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Rio Replaces Cocktail Waitresses

20 February 2003

by Rod Smith and Jeff Simpson

LAS VEGAS – The Rio is getting another face-lift, but this time it's not from a construction project to transform the building.

Instead, the Rio plans to replace all 80 of its casino cocktail waitresses with "bevertainers" who will sing and dance across the casino floor while serving drinks to casino customers.

The once-renowned Rio cocktail waitresses, who will be replaced with a new generation of servers, imported largely from out of town, were notified of the planned changes Tuesday night.

"This is a completely new way of looking at casino beverage service," said Tom Jenkin, senior vice president and general manager of the Rio.

Bill Thompson, Las Vegas professor and casino gambling expert, however, suggested Wednesday there might be more behind the Rio's plans than meets the eye.

The Rio "wants to attract business to the Voodoo lounge on their rooftop and to their casino. They're going for a new, upscale crowd to meet the competition from the Palms across the street," Thompson said.

When it opened 13 years ago, the Rio caused a stir by featuring cocktail waitresses dressed in bikinilike outfits with string backs.

"They got more exposure than any other cocktail waitresses in town," Thompson said. "And the same ladies in the same outfits probably aren't doing the job they did 13 years ago."

Further, he said, probably no major property on the Strip would replace cocktail waitresses with entertainers because "gamblers want to gamble."

Although the Rio waitresses are not unionized, Culinary Workers Local 226 Secretary-Treasurer D. Taylor did express some doubts about the Rio's actions Wednesday.

"What occurred at the Rio is the exact reason people need to organize into a union. This couldn't happen with union representation," and it makes the Culinary all "the more determined to organize the nonunion workers in this town," he said.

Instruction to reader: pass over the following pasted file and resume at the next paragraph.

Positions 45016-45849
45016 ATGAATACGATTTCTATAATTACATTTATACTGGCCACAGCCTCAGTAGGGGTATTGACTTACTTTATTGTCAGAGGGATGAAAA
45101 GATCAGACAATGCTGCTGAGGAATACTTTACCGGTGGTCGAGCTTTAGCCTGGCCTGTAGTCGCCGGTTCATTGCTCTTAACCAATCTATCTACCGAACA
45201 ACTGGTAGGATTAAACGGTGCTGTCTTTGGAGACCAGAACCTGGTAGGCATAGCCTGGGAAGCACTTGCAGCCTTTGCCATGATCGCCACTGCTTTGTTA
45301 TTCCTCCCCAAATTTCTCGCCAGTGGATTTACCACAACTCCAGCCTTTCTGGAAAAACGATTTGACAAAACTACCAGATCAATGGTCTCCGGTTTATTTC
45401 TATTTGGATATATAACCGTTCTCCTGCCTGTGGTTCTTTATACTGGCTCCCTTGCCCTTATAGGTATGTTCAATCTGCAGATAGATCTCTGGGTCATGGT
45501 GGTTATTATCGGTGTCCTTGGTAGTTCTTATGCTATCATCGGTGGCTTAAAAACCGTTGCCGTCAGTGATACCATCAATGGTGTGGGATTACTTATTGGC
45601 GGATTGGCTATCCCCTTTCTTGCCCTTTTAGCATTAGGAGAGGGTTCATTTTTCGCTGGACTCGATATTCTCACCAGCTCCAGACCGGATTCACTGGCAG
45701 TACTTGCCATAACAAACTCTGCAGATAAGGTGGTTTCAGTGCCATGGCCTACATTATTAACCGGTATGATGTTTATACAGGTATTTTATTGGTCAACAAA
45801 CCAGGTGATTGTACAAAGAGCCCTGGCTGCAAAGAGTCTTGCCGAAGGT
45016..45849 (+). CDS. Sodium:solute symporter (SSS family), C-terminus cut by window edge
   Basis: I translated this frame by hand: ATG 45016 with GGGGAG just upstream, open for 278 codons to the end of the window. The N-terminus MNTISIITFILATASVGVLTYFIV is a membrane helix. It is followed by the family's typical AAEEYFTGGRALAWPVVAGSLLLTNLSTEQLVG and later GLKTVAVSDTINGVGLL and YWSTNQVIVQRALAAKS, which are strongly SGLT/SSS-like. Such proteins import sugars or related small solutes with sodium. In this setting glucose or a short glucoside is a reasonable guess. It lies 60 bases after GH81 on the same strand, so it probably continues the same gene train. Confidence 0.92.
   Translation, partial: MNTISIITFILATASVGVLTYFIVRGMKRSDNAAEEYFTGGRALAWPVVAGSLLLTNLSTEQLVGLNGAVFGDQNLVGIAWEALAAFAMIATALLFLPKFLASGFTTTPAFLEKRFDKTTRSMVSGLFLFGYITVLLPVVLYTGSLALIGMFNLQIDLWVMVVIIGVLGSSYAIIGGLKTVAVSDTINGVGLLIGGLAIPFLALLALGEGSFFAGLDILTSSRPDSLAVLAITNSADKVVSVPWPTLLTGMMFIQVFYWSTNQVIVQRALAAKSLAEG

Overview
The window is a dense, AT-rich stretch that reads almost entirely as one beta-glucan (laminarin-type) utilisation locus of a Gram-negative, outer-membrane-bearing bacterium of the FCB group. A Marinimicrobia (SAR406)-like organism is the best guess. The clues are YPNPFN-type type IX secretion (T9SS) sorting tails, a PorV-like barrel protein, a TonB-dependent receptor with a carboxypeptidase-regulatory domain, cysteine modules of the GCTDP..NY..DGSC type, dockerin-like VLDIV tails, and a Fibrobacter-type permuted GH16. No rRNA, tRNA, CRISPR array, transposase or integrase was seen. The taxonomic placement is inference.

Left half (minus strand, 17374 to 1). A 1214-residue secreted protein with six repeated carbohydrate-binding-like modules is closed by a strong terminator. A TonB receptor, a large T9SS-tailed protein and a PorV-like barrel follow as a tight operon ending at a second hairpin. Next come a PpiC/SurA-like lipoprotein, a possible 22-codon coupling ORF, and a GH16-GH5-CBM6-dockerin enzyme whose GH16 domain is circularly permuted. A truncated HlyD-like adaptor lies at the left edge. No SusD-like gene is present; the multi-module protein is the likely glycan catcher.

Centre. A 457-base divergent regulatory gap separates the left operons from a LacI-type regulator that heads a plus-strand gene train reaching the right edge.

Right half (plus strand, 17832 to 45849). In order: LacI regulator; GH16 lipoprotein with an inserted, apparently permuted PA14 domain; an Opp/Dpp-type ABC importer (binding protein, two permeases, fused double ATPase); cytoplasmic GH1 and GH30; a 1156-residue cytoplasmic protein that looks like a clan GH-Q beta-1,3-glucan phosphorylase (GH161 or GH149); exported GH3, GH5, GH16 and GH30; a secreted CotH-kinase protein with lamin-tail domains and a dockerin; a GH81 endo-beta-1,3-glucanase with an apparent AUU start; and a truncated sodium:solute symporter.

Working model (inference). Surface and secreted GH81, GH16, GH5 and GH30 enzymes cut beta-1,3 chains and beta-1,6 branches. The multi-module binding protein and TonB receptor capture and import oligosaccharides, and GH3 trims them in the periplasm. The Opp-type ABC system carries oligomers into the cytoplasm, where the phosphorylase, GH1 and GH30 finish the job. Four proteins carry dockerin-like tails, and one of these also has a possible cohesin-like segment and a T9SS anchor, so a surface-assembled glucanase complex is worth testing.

The cocktail waitresses who were interviewed Wednesday, all of whom asked not to be named, also expressed some concerns about what the changes will mean for their livelihoods.

One cocktail waitress in her early 30s said she was confident in her ability to find another job.

"But it won't be this good," she quickly added. "Some of the older women are frantic, because it's not easy to change hotels when you're not 22 anymore."

Jenkin said the waitresses will be able to try out to be bevertainers, or to seek other positions at Harrah's Las Vegas or the Rio.

"Now through May 18, we will work to place all of the (cocktail waitresses) in other positions," Jenkin said.

A waitress taking drink orders from slot players near the Rio's seafood buffet Wednesday said she wasn't surprised by the announced change, and is ready to try a career change.

"They're bringing in an outside company to audition the new people, and I don't sing or dance," the waitress said. "Now I can use my education and do something better."

Indeed, most of the waitresses said they were confident they would find new positions within Harrah's, although many agreed they may have trouble maintaining their income levels.

Thompson estimated the average income for the Rio waitresses was $75,000 to $90,000, counting wages, benefits and "probably $50,000 in tips."

One of the waitresses, serving drinks to dollar slot players near the main table game pit, said Rio cocktail servers make as much money as any waitresses in Las Vegas.

Serving drinks at the Rio is one of the best waitressing gigs in town, one cocktail waitress in her late 20s said.

"I have a degree, but this pays too much," she said. "This could be the kick I needed."

At UNLV, Thompson noted that the Rio will need to be careful in replacing its cocktail waitresses.

"Remember the Hilton. When they replaced all the dealers 10 years ago, they got hit with a lawsuit. They fired them all, replaced older men with younger, female dealers and had to settle the suit, probably for something like $100,000 a worker," he said.

The Rio has signed a multiyear contract with Dick Foster Productions, producer of the Rio's popular "Masquerade Show in the Sky," to audition professional entertainers and execute singing and dancing routines periodically throughout the casino. They will also be trained to provide beverage service.

Foster Productions plans a nationwide talent hunt for the so-called "bevertainers."

Auditions will be held in late February in Las Vegas, Reno and Los Angeles, and subsequent auditions are also planned in Orlando, Fla. and Nashville, Tenn.

"Bevertainer" moves will be choreographed to music, created especially for the routines, in a manner similar to that of a major Las Vegas production show.

There will be eight to 10 spots throughout the casino for performances that will take place every 10 to 15 minutes, Jenkin said.

When not entertaining, the performers "will execute the high level of beverage service for which the Rio is known," he said.

In a city renowned for its on-stage show girls, the Rio is planning to take its newest entertainment acts right into the casino pit.

Jenkin said the "bevertainment" will be "done in a very professional, tasteful way," adding he was confident it would not prove disruptive to casino customers.

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